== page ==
Guardians of Peace (GOP), the hackers who infiltrated Sony Pictures Entertainment’s computer systems, are now threatening US news media organizations, according to a recent Joint Intelligence Bulletin issued by the FBI and Department of Homeland Security (DHS).
The bulletin, which referred to Sony as "USPER1"and an unnamed news organization as "USPER2," indicates that the threats to USPER1 and related threats concerning the planned release of the movie “The Interview” have now extended to other organizations.
“These threats have extended to USPER2—a news media organization—and may extend to other such organizations in the near future,” the bulletin stated.
Although the bulletin does not contain any specific evidence of a threat to news organizations, given the destructive nature of the malware, DHS and FBI are warning businesses to exercise caution.
“The FBI and DHS are not aware of any specific credible information indicating a physical threat related to these postings,” the bulletin stated. “However, the potential remains for GOP or copycat actors to make renewed cyber and/or implied physical threats, to identify new targets, or execute physical attack is the movie is again scheduled for release.”
The bulletin continued, “Despite a lack of credible physical threat reporting, mass gatherings have historically been attractive targets, and threat actors could view screenings as potentially attractive targets due to the growing media attention. We encourage facility owners and operators, security personnel, and first responders to remain vigilant and report suspicious activities and behaviors that may indicate a potential attack.”
US security officials indicated that in late November 2014, GOP claimed responsibility for the cyber intrusion on USPER1 and subsequently issued threats to its employees, as well as theaters planning to show the movie, “The Interview.” The intrusion compromised employees’ personally identifiable information and sensitive business communications.
In addition to a number of threats targeting movie theaters planning to show “The Interview,” on December 20, GOP issued a threat specifically taunting the FBI and USPER2 for the ‘quality’ of their investigations and implied an additional threat, the nature of which is unclear.
“The GOP’s attack on USPER I indicates the increasing willingness of malicious cyber actors to conduct offensive cyber operations against US entities based on perceived injustices or provocations,” the bulletin stated. “Though we have seen a wide variety and increasing number of cyber intrusions, the destructive nature of this attack—coupled with its coercive nature—sets it apart.”
Homeland Security Today reported last month the FBI believes North Korea is behind the cyber attack on Sony. Consequently, the Obama administration indicated that it was considering putting North Korea back on the list of state sponsors of terrorism.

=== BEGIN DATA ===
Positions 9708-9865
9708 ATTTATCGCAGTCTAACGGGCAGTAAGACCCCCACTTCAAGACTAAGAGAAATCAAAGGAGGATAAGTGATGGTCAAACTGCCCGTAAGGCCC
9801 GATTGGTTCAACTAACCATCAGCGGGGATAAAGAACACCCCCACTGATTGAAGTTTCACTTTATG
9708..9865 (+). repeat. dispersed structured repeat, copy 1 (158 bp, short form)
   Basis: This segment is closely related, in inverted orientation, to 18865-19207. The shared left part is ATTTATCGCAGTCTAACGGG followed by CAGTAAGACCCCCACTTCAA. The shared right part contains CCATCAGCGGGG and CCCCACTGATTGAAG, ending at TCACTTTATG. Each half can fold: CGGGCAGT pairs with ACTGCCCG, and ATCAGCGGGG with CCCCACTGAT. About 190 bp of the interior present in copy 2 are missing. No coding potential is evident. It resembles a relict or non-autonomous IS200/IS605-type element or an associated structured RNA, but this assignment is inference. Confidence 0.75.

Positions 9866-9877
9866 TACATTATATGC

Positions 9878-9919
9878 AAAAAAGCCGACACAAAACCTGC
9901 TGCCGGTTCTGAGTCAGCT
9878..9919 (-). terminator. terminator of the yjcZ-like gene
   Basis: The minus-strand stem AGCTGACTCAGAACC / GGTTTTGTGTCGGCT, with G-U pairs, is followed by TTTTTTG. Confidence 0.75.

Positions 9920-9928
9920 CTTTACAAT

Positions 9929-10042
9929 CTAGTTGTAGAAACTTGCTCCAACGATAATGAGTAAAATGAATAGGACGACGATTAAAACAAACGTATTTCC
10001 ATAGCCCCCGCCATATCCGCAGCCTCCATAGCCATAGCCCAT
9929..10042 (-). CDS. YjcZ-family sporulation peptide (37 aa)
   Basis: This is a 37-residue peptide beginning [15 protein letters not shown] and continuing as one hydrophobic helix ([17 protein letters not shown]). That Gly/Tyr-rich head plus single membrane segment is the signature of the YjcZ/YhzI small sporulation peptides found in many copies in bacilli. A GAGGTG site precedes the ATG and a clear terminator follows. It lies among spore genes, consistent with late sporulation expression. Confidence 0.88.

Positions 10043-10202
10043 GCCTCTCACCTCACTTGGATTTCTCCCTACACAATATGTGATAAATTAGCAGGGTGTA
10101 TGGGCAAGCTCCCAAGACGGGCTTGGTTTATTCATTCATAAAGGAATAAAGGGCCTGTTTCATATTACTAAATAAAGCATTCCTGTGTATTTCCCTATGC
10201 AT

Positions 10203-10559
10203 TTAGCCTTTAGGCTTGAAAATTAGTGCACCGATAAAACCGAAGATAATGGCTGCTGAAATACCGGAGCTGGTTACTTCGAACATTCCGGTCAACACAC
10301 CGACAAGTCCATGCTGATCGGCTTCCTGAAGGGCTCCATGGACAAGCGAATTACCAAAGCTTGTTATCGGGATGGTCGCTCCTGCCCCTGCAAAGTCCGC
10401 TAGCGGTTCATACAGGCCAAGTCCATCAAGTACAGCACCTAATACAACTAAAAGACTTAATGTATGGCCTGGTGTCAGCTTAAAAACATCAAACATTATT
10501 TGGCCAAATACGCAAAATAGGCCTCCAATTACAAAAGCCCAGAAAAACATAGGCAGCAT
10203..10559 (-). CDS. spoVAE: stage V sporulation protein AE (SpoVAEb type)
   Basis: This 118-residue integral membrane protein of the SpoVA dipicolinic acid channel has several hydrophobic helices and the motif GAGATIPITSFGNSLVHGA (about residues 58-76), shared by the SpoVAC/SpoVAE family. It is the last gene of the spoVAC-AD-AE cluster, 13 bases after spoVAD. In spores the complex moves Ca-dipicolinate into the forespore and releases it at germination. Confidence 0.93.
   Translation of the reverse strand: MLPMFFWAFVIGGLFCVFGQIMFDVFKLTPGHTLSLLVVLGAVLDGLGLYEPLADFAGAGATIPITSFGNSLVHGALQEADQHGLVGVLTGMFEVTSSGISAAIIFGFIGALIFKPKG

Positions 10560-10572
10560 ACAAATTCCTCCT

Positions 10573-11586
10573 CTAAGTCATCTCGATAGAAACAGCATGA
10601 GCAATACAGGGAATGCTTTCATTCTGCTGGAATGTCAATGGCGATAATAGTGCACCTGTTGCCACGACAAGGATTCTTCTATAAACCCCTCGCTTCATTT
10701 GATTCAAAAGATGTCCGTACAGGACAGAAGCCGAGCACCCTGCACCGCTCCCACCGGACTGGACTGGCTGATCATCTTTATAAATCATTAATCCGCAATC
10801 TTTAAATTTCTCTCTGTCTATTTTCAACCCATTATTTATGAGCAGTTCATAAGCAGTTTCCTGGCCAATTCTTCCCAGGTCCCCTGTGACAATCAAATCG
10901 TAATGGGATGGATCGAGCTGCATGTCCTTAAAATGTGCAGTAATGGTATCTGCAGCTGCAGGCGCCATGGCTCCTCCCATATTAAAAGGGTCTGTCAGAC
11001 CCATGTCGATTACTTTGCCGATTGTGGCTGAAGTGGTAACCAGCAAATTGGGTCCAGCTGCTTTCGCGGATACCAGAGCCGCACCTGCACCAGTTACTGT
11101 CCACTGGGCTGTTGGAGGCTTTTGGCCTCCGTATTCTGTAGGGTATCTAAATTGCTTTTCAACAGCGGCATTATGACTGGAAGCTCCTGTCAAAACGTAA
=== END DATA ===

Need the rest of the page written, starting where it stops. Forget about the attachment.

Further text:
“Nation-state actors are increasingly hacking into US companies and government networks to steal intellectual property and secrets without consequence,” said House Committee on Homeland Security Chairman Rep. Michael McCaul (R-Texas).
McCaul added, “Former Director of the National Security Agency Gen. Keith Alexander described this loss of IP as ‘the greatest transfer of wealth in history.’ However, the Sony attack was more than just theft – it was destructive. If North Korea has these capabilities, imagine what damage nation-states like Russia, Chinaor Iran can cause to our nation’s vital networks that control our power grid, energy and water supplies or other critical infrastructure. We must do more to ensure our nation is able to prevent, detect and respond to the growing cyber threat.”
An alternate theory put forth by cyber intelligence firm Norse is that the cyberattack was carried out by disgruntled former Sony employees.
“We think we see indicators of those two groups of people getting together,” said Kurt Stammberger, SVP at Norse, in a blog post.
However, the FBI stands by their original conclusion that North Korea is behind the hack.
"The FBI has concluded the Government of North Korea is responsible for the theft and destruction of data on the network of Sony Pictures Entertainment," the FBI said in a statement. "Attribution to North Korea is based on intelligence from the FBI, the US Intelligence Community, DHS, foreign partners and the private sector."
"There is no credible information to indicate that any other individual is responsible for this cyber incident,” the FBI added.
Trevor Timm, executive director of the Freedom of the Press Foundation, believes the threat on news organizations should not be taken lightly.
“While it’s hard to tell how legitimate the threat is, if a news organization is attacked in the same manner Sony was, it could put countless sensitive sources in danger of being exposed—or worse,” he told The Intercept.
But Timm also pointed out that media are already considered a common target by state-sponsored attackers. “This FBI bulletin is just the latest example that digital security is now a critical press freedom issue, and why news organizations need to make ubiquitous encryption a high priority,” he said.